Date of Award
Doctoral Dissertation - Restricted (NYMC/Touro only) Access
Doctor of Philosophy
Patric K. Stanton
Schizophrenia (SCZ) is a debilitating and economically exhausting mental disorder. In order to further elucidate pathological mechanisms responsible for the disease and identify novel biological targets, we established a new animal model which targets the N-methyl-D-aspartate receptor (NMDAR) subtype of glutamate receptors that are critical for learning and memory-associated activity-dependent synaptic plasticity. Our paradigm can be categorized under the “two-hit” hypothesis of SCZ, which focuses on multiple contributing factors and theorizes the disease develops following a triggering event. The “first hit” disrupts the brain and promotes a vulnerability upon the individual when a stressor later in life, the “second hit”, induces the disease state in susceptible individuals. We administered the psychotomimetic NMDAR antagonist phencyclidine (PCP) during neonatal life (the “first hit”), followed in adolescence by a “second hit”, restraint stress and forced swimming, followed by isolation stress. Neonatal PCP in combination with adolescent stress resulted in cognitive and social deficits, as well as impairment in sensorimotor gating. These animals also showed marked reduction in long-term potentiation of synaptic transmission at hippocampal and medial prefrontal cortical synapses. Finally, we demonstrated the two-hit model’s impairment in synaptic functioning is likely due to an increase in the AMPAR/NMDAR current ratio, produced by a reduction in NMDAR currents resulting from a selective decrease in contribution of NMDAR containing NR2B subunits. These data suggest that our novel two-hit model is associated with persistent positive, negative, and cognitive symptoms of SCZ, and that the development of these symptoms involves, in part, alterations in NMDAR function.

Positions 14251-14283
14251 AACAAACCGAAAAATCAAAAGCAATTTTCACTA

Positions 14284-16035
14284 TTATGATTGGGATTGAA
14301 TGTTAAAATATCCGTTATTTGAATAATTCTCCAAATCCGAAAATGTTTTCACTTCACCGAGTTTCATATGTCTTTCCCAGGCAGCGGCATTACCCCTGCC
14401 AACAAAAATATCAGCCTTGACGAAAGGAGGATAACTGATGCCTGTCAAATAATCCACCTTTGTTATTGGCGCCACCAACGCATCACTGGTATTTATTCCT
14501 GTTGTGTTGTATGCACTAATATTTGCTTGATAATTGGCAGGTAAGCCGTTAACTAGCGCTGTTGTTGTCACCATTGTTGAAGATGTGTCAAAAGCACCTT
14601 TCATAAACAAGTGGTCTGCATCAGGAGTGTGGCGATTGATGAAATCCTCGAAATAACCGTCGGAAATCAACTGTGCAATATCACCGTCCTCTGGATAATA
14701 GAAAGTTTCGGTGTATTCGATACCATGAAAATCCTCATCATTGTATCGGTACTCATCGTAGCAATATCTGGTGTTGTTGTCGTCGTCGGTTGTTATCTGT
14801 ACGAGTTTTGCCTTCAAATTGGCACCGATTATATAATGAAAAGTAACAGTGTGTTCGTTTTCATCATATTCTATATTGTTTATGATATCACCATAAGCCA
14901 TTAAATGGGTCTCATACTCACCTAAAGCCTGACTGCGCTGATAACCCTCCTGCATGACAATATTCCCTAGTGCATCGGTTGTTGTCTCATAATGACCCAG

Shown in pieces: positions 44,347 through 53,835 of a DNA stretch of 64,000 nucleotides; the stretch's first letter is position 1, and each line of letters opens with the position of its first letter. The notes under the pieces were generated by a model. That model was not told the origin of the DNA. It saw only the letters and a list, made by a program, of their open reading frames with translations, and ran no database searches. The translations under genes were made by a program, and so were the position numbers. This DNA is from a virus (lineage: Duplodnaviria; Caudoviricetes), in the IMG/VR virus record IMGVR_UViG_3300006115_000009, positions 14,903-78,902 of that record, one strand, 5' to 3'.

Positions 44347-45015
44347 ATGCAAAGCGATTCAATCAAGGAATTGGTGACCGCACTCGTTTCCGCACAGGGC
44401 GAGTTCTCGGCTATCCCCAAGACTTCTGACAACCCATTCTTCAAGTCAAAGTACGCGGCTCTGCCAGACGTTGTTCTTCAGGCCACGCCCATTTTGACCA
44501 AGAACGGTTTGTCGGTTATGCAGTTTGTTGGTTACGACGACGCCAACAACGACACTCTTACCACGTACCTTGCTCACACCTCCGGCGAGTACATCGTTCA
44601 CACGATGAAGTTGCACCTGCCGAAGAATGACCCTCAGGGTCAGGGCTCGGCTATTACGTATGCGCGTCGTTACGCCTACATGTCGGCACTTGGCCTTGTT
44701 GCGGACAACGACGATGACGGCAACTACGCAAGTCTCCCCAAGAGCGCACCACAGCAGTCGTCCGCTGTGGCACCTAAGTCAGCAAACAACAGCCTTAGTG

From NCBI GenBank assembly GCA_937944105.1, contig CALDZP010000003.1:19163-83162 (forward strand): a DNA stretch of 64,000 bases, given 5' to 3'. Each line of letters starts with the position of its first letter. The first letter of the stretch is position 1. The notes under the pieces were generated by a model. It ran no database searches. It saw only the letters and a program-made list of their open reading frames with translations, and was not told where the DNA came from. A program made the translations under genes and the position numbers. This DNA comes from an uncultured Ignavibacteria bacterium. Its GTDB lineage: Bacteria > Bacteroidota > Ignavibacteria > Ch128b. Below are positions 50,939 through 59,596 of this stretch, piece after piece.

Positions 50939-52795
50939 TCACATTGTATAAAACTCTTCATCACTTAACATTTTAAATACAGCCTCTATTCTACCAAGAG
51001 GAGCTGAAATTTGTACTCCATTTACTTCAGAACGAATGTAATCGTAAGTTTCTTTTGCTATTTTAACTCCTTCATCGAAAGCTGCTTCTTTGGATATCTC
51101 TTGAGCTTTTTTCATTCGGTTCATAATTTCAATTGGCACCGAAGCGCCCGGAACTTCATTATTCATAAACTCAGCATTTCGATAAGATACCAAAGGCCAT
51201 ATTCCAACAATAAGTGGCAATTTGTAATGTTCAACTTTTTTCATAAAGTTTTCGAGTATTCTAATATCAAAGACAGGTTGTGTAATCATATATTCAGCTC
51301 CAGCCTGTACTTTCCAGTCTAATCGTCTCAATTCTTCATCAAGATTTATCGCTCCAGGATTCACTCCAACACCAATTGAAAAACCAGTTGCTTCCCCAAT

Moghadam, Alexander, "A novel two-hit, N-methyl-D-aspartate receptor dependent, developmental model of schizophrenia" (2021). NYMC Student Theses and Dissertations. 22.